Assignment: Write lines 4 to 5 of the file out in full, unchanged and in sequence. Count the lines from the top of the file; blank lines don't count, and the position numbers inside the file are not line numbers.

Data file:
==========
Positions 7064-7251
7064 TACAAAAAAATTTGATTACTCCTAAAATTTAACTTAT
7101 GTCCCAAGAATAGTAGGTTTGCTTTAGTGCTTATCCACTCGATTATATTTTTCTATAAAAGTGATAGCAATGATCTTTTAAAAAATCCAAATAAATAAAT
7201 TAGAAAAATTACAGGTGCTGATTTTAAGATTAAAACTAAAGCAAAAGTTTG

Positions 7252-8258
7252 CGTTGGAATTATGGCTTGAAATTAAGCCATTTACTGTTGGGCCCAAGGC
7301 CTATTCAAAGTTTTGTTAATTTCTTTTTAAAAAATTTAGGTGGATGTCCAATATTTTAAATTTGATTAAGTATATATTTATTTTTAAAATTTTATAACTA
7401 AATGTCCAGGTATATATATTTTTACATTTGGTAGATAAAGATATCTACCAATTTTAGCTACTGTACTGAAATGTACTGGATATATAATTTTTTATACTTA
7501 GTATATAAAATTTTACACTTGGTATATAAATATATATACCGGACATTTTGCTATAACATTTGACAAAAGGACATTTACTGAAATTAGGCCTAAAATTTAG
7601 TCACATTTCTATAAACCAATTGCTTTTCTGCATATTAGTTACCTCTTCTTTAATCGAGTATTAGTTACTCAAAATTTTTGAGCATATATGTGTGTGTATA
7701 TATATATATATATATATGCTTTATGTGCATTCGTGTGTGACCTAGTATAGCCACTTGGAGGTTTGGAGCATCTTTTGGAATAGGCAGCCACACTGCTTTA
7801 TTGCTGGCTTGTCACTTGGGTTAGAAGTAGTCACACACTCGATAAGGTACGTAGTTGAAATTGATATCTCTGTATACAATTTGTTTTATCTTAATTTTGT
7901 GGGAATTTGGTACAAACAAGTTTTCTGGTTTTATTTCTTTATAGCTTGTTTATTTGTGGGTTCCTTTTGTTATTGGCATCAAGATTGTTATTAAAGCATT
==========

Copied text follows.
7201 TAGAAAAATTACAGGTGCTGATTTTAAGATTAAAACTAAAGCAAAAGTTTG

Positions 7252-8258